The purpose of a Business Continuity Plan (“BCP”) is to ensure that a business can continue to operate in the event of a major disaster, such as a pandemic, a terrorist attack, an economic crisis, a fire, etc. To do so a thorough understanding of the business is necessary. This entails gathering information and establishing risks and priorities before drawing up the plan itself.
Below we have broken down the components of a business continuity plan into three stages:
Stage 1: Risk assessment and evaluation
Before writing the plan itself, it will be necessary to conduct a risk assessment and evaluation of the likely impact on the business:
What are the critical business functions necessary for continued service?
What are the events that can adversely affect the business?
What damage will such events cause?
What controls are needed to prevent or minimise the effects of such events?
Identify the following:
Recovery time frame
Functions absolutely essential to remain operational
[e.g., Up to 48 hours after declaring disaster]
Functions that are critical and should be performed in a timely manner following the completion of priority “A” functions
[e.g., 3 to 7 days after declaring disaster]
Functions that enhance operations but are less time-critical for the company to remain operational.
[e.g., 8 to 90 days after declaring disaster]
The above are examples of what needs to be identified but priorities and timeframes will of course be specific to the business. The impact of various scenarios should be quantified in order to understand what risks are acceptable and the areas that need more focus.
Stage 2: Detailed information gathering
Depending on the outcome of Stage 1, more specific detail will need to be pulled together, for example:
Briefly describe what/who is located at each of the business’ physical locations.
If something happens at one location, can business be maintained from the others?
Understand relevant insurance provisions and processes.
Where is data hosted?
If using a third party (e.g., AWS), what are their disaster recovery arrangements?
What are the records vital to the continuity of the business (e.g., records of staff, clients, suppliers, insurance, operations etc)?
Where are such records kept?
Do staff store records, work, work in progress centrally?
Is this central store accessible and by whom?
Is this central store backed up? How often? Where are back-ups kept?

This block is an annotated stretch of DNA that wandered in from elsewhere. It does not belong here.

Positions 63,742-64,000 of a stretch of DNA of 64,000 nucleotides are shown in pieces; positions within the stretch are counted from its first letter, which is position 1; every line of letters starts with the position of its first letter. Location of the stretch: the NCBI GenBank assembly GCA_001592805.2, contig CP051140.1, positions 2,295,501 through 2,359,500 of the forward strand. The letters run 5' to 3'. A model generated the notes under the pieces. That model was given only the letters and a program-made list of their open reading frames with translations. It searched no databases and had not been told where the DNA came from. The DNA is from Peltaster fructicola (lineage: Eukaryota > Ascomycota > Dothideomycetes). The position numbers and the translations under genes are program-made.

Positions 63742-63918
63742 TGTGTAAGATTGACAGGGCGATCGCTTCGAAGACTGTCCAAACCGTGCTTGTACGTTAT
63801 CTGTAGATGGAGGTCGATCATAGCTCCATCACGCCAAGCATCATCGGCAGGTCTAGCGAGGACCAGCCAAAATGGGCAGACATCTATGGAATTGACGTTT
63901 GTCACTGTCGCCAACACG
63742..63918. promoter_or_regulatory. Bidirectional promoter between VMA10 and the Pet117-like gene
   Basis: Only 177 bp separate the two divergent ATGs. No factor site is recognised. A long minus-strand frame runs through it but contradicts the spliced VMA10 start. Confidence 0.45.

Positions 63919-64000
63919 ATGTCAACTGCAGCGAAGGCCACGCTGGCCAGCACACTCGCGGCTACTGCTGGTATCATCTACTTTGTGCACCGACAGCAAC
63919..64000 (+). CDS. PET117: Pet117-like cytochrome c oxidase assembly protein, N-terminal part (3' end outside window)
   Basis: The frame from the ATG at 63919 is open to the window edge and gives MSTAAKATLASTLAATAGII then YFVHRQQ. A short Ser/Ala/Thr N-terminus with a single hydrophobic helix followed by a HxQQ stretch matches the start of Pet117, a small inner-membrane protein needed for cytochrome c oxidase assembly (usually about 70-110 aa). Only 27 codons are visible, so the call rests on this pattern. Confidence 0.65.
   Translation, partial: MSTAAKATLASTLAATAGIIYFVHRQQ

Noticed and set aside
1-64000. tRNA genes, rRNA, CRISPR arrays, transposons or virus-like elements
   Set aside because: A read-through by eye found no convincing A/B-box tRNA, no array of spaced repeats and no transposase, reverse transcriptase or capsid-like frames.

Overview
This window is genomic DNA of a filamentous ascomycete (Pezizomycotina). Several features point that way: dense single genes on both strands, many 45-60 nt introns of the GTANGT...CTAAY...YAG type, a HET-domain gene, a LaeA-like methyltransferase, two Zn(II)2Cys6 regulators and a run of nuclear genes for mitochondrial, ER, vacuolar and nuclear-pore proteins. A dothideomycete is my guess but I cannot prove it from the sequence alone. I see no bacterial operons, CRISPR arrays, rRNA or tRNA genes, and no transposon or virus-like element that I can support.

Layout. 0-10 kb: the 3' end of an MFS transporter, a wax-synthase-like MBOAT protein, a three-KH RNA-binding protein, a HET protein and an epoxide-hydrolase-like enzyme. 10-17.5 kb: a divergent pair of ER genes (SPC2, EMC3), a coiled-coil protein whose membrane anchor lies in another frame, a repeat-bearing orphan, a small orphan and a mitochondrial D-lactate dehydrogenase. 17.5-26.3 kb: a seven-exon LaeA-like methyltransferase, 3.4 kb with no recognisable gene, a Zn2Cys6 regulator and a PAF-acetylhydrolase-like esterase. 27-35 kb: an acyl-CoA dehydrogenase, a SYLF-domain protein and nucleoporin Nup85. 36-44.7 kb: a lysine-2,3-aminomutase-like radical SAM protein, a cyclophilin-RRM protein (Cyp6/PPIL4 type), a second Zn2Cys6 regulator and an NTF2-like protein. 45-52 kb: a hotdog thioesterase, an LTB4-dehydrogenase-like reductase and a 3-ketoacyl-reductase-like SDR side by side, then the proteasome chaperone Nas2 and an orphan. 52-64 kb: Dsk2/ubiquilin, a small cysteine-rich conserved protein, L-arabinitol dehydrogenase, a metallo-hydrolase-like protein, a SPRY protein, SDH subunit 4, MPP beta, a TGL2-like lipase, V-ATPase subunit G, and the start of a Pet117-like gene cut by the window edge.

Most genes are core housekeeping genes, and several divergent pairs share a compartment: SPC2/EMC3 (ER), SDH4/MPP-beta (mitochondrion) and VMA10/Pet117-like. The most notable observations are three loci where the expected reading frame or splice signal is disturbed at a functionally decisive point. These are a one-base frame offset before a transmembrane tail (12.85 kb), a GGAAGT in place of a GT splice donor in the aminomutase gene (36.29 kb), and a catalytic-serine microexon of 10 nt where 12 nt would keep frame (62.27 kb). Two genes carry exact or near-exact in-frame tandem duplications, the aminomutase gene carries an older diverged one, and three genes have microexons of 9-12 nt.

Are there detailed inventories – e.g., hardware, software, list of suppliers, critical telephone numbers?
Who is in the BCP team (see below)?
Who needs to be contactable during an emergency?
Who is needed to perform critical functions?
Have any key personnel been identified?
If so, is there key person insurance in place?
Is there a system for covering the duties (especially client facing work) of staff unable to attend?
Where are contact details for these people?
Establish forms of communication available in the event of an emergency, for example what if telephone lines and/or internet are down?
Understand the internal communications network, identify third party suppliers.
Process for identifying a disaster.
Authority to put BCP into action.
Stage 3: Creating the Plan
Is there a recovery team in place? The detailed plan should ideally be created by the team who will be responsible for carrying it out.
Who will be in the team? This would include:
Communications team (to staff, clients, suppliers, regulatory bodies, e.g., Information Commissioner’s Office, Financial Conduct Authority, Solicitors Regulatory Authority etc.).
Facilities and operations team.
Health and safety team.
IT recovery team.
Legal & Compliance team.
Responsibility for managing the plan will need to be clearly established within the business and the people in this team will need to have sufficient authority and resource to take action when the need arises.
The plan will need to cover incident control procedures and reinstated busines procedures. The plan needs to cover worst case scenario. Then individual elements can be utilised when less serious incidents occur. The plan will need to be tested, approved, implemented, maintained and reviewed on an ongoing basis.